Kaye Nutman Interview Published on: 14, Oct 2020

Where have you spent most of your childhood? Since how long have you been living in Melbourne?

I was born in Bedlington Station (the area - not the station itself) in a house belonging to my Railway worker grandfather). I lived in Bedlington, Northumberland for the first 8 years of my life then moved to Lytham St. Annes in Lancashire, where I spent 10 wonderful formative years. My husband, 5-year-old son and I moved to Melbourne, Australia at the very end of 1998 on what was supposed to be a 2 year secondment. Almost 22 years later, here we are, citizens and dual nationals of the UK and Australia.

Born in beautiful Northumberland, England; when was the last time you visited your birthplace?

I last visited Northumberland, where my sister still lives, in June of 2018 for a family wedding. Normally we go back every other Christmas and New Year, but the pandemic has put paid to that this year.

Which is your favorite place to visit in Melbourne, Australia?

The beach near our home in Brighton. It is a lovely place for walking and thinking, along with a take-away coffee. With the CoVid19 outbreak we are currently in Stage 4 lockdown and allowed to walk twice a day within a 5 km radius – so we are getting to know our local streets rather well!

What developed your passion for How has been your journey of teaching part-time Special Educational Needs kids?

I think I have always wanted to help underprivileged and underachieving kids. Whilst teaching full time I took on the responsibility for Special Education, particularly when I became Deputy Head Teacher. This was cemented after having my son, and only wanting part-time work after we moved from Kent to Hertfordshire.

What do you enjoy the most about volunteer work?

I’d thoroughly recommend volunteer work to anyone. You can usually set your own level of commitment from half a day to a few days a week, and this freedom makes it all the sweeter to give back to a community. My time in the Wig Room at Cabrini Day Oncology helped me put my own health woes into perspective. There’s a feeling of doing something useful and being appreciated that may not come from a paid job. I found it relaxing even during the busy times.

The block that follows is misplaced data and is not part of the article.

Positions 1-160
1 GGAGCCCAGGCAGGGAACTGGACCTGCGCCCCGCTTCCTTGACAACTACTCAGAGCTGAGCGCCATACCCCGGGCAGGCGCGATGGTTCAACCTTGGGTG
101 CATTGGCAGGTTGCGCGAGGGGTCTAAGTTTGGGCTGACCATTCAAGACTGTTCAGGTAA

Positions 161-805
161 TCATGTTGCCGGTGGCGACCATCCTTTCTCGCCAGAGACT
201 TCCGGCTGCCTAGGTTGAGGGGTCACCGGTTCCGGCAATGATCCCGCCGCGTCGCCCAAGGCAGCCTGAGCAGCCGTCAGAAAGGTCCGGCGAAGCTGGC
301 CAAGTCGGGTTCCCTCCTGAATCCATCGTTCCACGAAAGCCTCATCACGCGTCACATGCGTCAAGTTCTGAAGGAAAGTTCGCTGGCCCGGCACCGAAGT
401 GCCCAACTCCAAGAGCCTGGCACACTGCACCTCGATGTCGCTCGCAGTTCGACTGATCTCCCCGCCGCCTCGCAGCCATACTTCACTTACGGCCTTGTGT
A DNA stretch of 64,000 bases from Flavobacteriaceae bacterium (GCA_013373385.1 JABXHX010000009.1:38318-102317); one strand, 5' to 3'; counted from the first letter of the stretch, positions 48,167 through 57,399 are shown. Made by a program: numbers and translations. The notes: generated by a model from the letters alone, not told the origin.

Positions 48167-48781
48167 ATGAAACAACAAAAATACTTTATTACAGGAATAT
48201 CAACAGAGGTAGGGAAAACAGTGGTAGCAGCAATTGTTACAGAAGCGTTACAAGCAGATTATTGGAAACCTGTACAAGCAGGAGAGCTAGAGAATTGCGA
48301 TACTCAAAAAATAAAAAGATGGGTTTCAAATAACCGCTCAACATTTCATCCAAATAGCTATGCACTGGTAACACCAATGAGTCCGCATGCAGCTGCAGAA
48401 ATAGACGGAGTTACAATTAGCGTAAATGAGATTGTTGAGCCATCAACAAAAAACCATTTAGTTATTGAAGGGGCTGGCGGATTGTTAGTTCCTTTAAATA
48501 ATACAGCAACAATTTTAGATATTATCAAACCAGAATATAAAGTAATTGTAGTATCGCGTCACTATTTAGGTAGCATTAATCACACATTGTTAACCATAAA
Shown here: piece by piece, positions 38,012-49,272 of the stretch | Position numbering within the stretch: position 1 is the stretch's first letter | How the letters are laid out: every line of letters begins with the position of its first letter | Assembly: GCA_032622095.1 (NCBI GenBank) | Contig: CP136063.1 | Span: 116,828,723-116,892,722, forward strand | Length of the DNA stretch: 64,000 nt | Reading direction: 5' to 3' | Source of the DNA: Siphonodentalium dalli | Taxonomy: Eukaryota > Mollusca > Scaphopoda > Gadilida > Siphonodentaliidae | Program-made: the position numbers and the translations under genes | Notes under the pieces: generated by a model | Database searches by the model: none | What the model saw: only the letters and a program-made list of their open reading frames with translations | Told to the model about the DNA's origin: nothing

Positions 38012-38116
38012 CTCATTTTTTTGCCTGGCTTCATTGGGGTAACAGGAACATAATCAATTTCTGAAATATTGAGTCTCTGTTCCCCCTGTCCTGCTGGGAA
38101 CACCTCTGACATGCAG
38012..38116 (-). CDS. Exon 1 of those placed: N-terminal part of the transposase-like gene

What inspired you to write biographies for patients in Palliative Care in the Home?

I was a fan of family history and even house histories (I volunteered at my local Historical Society for a while) and I just loved hearing other peoples stories. My first client said “I don’t know what you’ll write about. I’ve never done anything.” She then proceeded to tell me she’d had six children, one of whom was handicapped; had grown up on an outback farm with five siblings and had her wedding reception with almost the whole village present; had met her husband via the telephone network as a receptionist for the Navy during the war – he kept finding excuses to go through the switchboard just so he could talk to her, and so many more interesting facts. There is no such thing as a boring life – even if clients think that at first.

How would you describe your experience of working one day a week in a Day Oncology Wig Room?

I loved it, but am sadly no longer doing it. At one time we were doing two days a week for shorter hours but things changed as, like elsewhere in the hospital services, money became a challenge, as well as space. I am so glad I was able to have the experience however, and that is where the inspiration for my ‘Headscarves, Headwraps & More’ book came from. It was a coveted volunteer role and there were no shortages of people to take my place! In all I did nine and a half years volunteering with Cabrini before health issues put paid to it.

What challenges did you face while writing your book, Low Carb Lifestyle Workbook?